Millions of school-age children in the U.S. rely on school meals for consistent access to nutritious food. Typically, when schools let out for the summer, the U.S. Department of Agriculture (USDA) summer meals programs provide food to children who need assistance during the academic year.
However, last spring the COVID-19 pandemic presented a new problem: After mid-semester disruptions, schools across the country went remote and millions of American students lost access to consistent meals.
So the USDA called the Baylor Collaborative on Hunger and Poverty (BCHP) with an idea: Scale up and expand Meals-to-You to serve rural school districts across the country.
While vaccinations are helping loosen the pandemic’s grip, UPS and BCHP’s partners are gearing up to help during the summer wherever necessary, including rural areas.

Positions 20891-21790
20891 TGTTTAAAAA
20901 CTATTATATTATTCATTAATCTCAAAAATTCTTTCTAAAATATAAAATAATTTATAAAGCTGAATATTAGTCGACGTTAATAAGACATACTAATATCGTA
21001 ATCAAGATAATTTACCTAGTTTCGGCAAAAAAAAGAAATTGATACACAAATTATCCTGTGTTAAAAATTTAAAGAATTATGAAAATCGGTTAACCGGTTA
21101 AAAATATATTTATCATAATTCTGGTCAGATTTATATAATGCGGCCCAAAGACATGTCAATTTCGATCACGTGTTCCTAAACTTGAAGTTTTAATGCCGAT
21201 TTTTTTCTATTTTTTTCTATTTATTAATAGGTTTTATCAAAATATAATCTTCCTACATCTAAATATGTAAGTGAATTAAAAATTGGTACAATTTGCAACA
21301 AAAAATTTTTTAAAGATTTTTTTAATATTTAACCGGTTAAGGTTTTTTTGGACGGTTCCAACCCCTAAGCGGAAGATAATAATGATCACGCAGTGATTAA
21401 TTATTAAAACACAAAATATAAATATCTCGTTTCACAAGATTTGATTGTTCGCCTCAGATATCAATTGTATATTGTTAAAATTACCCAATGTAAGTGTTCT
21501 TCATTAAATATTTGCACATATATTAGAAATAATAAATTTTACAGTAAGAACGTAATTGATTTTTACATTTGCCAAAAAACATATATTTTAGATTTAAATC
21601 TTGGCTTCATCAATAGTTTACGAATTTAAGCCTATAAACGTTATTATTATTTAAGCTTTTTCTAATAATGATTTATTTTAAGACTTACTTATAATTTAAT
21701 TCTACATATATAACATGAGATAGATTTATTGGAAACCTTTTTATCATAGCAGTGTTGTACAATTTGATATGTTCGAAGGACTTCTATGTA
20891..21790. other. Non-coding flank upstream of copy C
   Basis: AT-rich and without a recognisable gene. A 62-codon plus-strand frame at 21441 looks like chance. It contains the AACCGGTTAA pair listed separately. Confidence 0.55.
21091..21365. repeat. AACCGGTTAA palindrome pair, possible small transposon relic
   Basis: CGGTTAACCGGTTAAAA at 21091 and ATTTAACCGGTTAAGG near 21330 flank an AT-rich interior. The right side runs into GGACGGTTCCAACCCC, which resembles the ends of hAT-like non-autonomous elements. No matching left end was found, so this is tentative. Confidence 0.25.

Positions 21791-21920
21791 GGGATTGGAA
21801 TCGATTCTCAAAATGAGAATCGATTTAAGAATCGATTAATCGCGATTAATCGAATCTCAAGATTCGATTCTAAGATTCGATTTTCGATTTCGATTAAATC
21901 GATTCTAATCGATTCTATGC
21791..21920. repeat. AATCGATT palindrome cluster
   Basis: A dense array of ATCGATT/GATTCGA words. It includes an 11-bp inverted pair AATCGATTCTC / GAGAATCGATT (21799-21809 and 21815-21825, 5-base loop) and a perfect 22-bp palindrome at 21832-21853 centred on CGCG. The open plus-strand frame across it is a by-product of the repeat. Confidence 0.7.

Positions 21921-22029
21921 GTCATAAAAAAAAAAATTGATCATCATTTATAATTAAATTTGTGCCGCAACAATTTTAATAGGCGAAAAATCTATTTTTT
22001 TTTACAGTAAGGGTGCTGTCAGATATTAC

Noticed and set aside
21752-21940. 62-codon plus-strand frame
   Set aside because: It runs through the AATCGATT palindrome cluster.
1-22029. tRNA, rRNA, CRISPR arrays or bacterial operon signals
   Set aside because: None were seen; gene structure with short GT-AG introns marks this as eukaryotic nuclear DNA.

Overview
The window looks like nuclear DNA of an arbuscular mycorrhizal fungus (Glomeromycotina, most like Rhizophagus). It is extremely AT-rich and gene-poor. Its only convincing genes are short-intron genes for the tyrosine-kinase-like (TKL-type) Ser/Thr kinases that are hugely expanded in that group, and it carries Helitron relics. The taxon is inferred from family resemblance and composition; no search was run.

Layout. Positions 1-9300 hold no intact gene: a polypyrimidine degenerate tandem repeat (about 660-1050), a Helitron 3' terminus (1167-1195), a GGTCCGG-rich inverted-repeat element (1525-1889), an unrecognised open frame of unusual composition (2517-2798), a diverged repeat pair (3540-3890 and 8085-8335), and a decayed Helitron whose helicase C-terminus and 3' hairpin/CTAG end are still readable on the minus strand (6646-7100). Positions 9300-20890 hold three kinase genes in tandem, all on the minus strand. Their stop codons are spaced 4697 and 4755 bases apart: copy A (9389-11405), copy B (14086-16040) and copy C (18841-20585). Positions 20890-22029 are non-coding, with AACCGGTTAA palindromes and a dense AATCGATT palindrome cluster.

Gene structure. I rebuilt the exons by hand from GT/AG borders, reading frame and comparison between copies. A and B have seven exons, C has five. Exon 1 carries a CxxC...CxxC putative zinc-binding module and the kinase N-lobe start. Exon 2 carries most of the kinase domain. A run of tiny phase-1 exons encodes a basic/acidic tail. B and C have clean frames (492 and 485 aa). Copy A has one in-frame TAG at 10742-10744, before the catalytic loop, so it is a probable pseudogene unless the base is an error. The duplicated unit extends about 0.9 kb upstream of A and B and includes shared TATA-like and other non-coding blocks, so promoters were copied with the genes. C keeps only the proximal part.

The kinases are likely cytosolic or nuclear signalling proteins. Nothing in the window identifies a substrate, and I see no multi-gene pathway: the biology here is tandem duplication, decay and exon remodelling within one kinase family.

In the summer of 2020, UPS was able to bring its logistics expertise and operational capabilities to rapidly expand the program in just six weeks to feed an increasing number of children in rural areas.
Because of help from UPS and other partners like the USDA, PepsiCo Food for Good and Chartwells, BCHP was able to expand a program from serving 4,000 kids to more than 270,000.
For many children in rural areas, whose families often lack transportation to the program’s sites or the grocery story, the meal kits were their only source of food.
UPS and other BCHP partners helped deliver these meals to homes in remote Alaskan towns, children on the islands of Puerto Rico and Hawaii, Native tribes living at the bottom of the Grand Canyon and children from coast to coast.
As the emergency Meals-to-You program closed out at the end of last summer, BCHP and the USDA had provided 38,783,860 meals to 270,488 children in 44 states and Puerto Rico.